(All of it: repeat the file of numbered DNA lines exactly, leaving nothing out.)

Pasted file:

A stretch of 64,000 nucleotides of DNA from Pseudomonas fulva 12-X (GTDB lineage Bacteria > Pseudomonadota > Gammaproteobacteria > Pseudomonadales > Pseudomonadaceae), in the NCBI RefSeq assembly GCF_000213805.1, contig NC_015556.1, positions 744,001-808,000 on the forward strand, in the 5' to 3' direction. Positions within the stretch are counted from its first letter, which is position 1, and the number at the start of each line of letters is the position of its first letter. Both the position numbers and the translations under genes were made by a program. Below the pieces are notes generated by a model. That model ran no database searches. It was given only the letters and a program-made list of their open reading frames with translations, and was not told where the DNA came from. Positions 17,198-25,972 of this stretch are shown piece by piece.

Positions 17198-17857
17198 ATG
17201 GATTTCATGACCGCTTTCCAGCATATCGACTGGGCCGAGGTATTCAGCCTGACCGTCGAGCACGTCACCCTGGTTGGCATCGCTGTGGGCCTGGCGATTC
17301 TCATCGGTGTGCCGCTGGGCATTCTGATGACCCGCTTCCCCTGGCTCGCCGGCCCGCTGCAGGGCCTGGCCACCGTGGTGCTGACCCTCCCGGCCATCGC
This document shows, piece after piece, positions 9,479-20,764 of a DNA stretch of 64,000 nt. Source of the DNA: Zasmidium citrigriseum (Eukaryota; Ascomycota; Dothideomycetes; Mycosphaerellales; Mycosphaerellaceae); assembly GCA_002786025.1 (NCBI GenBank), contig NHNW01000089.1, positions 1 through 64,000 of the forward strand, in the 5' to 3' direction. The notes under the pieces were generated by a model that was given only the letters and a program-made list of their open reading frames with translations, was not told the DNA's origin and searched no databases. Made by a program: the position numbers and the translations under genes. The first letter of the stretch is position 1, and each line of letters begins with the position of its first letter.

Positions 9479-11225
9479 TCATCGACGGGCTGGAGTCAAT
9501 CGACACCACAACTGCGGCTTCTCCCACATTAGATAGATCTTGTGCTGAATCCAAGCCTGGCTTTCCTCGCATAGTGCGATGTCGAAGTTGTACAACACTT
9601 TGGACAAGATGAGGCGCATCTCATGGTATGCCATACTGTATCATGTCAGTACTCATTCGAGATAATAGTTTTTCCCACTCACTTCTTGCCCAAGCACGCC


A stretch of 64,000 nucleotides of DNA from Pseudomonas fulva 12-X (GTDB lineage Bacteria > Pseudomonadota > Gammaproteobacteria > Pseudomonadales > Pseudomonadaceae), in the NCBI RefSeq assembly GCF_000213805.1, contig NC_015556.1, positions 744,001-808,000 on the forward strand, in the 5' to 3' direction. Positions within the stretch are counted from its first letter, which is position 1, and the number at the start of each line of letters is the position of its first letter. Both the position numbers and the translations under genes were made by a program. Below the pieces are notes generated by a model. That model ran no database searches. It was given only the letters and a program-made list of their open reading frames with translations, and was not told where the DNA came from. Positions 17,198-25,972 of this stretch are shown piece by piece.

Positions 17198-17857
17198 ATG
17201 GATTTCATGACCGCTTTCCAGCATATCGACTGGGCCGAGGTATTCAGCCTGACCGTCGAGCACGTCACCCTGGTTGGCATCGCTGTGGGCCTGGCGATTC
17301 TCATCGGTGTGCCGCTGGGCATTCTGATGACCCGCTTCCCCTGGCTCGCCGGCCCGCTGCAGGGCCTGGCCACCGTGGTGCTGACCCTCCCGGCCATCGC
This document shows, piece after piece, positions 9,479-20,764 of a DNA stretch of 64,000 nt. Source of the DNA: Zasmidium citrigriseum (Eukaryota; Ascomycota; Dothideomycetes; Mycosphaerellales; Mycosphaerellaceae); assembly GCA_002786025.1 (NCBI GenBank), contig NHNW01000089.1, positions 1 through 64,000 of the forward strand, in the 5' to 3' direction. The notes under the pieces were generated by a model that was given only the letters and a program-made list of their open reading frames with translations, was not told the DNA's origin and searched no databases. Made by a program: the position numbers and the translations under genes. The first letter of the stretch is position 1, and each line of letters begins with the position of its first letter.

Positions 9479-11225
9479 TCATCGACGGGCTGGAGTCAAT
9501 CGACACCACAACTGCGGCTTCTCCCACATTAGATAGATCTTGTGCTGAATCCAAGCCTGGCTTTCCTCGCATAGTGCGATGTCGAAGTTGTACAACACTT
9601 TGGACAAGATGAGGCGCATCTCATGGTATGCCATACTGTATCATGTCAGTACTCATTCGAGATAATAGTTTTTCCCACTCACTTCTTGCCCAAGCACGCC